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The result, the analysis says, is that “the affiliates are increasingly setting their own goals and specifying their own targets.”

Spread into Africa

Recent months have seen a growing number of analysts suggest terrorism inspired by al Qaeda, if not materially linked, is now stabbing deeper into the heart of Africa than the Obama administration and U.S. intelligence community leaders have been willing to acknowledge.

While the State Department analysis makes repeated mention of the flow of Islamist fighters across “porous borders” in Africa, it takes care to characterize most of the terrorist activity reaching south of the Sahel as being focused locally rather than internationally.

The analysis does, however, characterize the activity as “terrorism,” particularly with regard to Nigeria. Over the past year, the State Department has designated three leaders of the shadowy Nigerian Islamist group Boko Haram as “global terrorists” with “close links” to al Qaeda in the Islamic Maghreb.

Throughout 2012 “indigenous terrorist attacks increased” in Nigeria, where the “violent extremist group, Boko Haram, claimed responsibility for some of these attacks,” the analysis states. “Of particular concern to the United States is the emergence of the BH faction known as ‘Ansaru,’ which has close ties to [al Qaeda in the Islamic Maghreb] and has prioritized targeting Westerners — including Americans — in Nigeria.”

The analysis also hones in on nearby Mali, where recent months saw a deployment of French military forces dislodge al Qaeda in the Islamic Maghreb operatives who had seized control of nearly half the West African nation during 2012.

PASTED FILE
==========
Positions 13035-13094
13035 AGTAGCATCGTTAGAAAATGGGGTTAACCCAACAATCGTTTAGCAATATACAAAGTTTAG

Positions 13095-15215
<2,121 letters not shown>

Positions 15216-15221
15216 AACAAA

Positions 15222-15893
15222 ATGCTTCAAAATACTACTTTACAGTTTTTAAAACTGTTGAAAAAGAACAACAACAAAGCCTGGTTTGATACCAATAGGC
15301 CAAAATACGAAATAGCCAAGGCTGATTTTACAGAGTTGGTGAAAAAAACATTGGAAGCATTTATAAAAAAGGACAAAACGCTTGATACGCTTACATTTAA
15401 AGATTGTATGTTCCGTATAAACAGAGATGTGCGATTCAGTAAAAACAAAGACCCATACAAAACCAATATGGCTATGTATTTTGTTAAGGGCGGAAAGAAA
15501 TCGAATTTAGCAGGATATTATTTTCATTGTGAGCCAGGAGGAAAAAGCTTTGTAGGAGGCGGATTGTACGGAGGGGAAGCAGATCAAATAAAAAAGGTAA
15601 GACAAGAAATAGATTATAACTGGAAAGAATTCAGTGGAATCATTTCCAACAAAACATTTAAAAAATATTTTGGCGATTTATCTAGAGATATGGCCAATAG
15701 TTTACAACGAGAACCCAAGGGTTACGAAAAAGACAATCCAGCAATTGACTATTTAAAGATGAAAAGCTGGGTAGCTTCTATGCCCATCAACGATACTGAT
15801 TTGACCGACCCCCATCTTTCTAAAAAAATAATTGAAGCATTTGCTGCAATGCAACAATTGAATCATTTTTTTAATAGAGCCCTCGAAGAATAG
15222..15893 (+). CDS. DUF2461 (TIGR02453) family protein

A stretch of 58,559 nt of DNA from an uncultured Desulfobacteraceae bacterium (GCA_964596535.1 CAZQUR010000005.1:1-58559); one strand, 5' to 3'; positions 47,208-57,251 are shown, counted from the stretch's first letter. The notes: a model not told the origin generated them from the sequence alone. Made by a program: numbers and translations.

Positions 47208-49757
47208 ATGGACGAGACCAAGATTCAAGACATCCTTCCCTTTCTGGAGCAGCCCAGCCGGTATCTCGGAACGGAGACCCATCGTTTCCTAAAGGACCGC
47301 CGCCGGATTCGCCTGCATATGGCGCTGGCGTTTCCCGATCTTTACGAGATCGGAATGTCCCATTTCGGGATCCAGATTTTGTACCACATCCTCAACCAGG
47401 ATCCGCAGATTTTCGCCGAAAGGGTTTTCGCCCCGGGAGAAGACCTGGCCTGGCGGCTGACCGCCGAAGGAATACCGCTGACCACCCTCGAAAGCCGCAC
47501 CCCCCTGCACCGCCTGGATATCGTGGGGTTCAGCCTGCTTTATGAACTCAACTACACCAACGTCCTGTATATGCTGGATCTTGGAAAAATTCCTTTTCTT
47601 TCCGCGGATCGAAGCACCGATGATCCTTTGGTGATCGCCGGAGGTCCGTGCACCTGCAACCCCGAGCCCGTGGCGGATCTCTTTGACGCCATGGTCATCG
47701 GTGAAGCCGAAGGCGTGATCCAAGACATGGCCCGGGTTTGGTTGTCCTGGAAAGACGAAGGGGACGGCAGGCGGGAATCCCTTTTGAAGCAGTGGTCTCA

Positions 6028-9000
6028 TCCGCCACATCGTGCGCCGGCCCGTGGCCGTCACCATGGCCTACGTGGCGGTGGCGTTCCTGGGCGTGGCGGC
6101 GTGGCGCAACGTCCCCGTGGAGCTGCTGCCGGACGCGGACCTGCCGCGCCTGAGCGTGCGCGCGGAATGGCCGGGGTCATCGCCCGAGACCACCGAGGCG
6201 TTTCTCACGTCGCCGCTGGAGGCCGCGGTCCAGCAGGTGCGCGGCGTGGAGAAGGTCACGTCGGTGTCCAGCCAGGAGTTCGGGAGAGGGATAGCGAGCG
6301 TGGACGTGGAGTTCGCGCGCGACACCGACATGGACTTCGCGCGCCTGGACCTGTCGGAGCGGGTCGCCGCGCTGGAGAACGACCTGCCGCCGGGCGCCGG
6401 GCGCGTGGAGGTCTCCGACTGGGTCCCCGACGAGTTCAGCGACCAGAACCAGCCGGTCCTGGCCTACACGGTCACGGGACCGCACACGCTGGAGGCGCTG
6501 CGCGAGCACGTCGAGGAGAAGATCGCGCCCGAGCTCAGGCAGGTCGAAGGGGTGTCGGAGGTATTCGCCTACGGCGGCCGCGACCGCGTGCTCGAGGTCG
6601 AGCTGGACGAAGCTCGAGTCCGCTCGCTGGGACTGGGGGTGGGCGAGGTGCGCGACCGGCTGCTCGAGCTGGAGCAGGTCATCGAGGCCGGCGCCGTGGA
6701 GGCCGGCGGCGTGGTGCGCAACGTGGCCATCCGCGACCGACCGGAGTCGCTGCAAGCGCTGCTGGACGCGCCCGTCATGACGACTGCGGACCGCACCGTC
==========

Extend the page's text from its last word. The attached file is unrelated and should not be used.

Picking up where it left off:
“Alongside regional efforts to contain and marginalize [al Qaeda in the Islamic Maghreb] and its allies in northern Mali, the international community urged Mali’s interim government to restore an elected government to Mali, negotiate with groups in northern Mali that reject terrorism and accept Mali’s territorial integrity, and respond to the humanitarian crisis,” the analysis states.

Libya and the Middle East

The State Department analysis describes an evolving threat in the Middle East and North Africa, saying that “tumultuous events” there “have complicated the counterterrorism picture,” and particularly citing a “security vacuum” created during the aftermath of the 2011 revolution in Libya.

“This vacuum, combined with the weakness of Libya’s nascent security institutions, allowed violent extremists to act,” the analysis states in reference to the September attacks in Benghazi.

Similar instability in Iraq, along with Syria’s civil war, have also fostered a wave of ongoing terrorist activity. While al Qaeda in Iraq “continued to conduct attacks” after U.S. military forces left the nation, it also “took advantage of a significantly depleted security situation in Syria,” the analysis states.

“Operating under its alias, al-Nusrah Front, the group sought to portray itself as part of the legitimate Syrian opposition and attempted to hijack Syria’s struggle for democracy,” the State Department document says. “The United States designated al-Nusra as an alias of [al Qaeda in Iraq] in December 2012.”

The analysis does, however, cite some positive developments, particularly in Yemen, where “with the help of armed residents, regained government control over territory in the south that [al Qaeda in the Arabian Peninsula] has seized and occupied since 2011.”

There was also progress in Somalia against the Islamist militant group al-Shabab, which has even had some success recruiting Somalis living in the U.S. to return to their homeland as suicide bombers.

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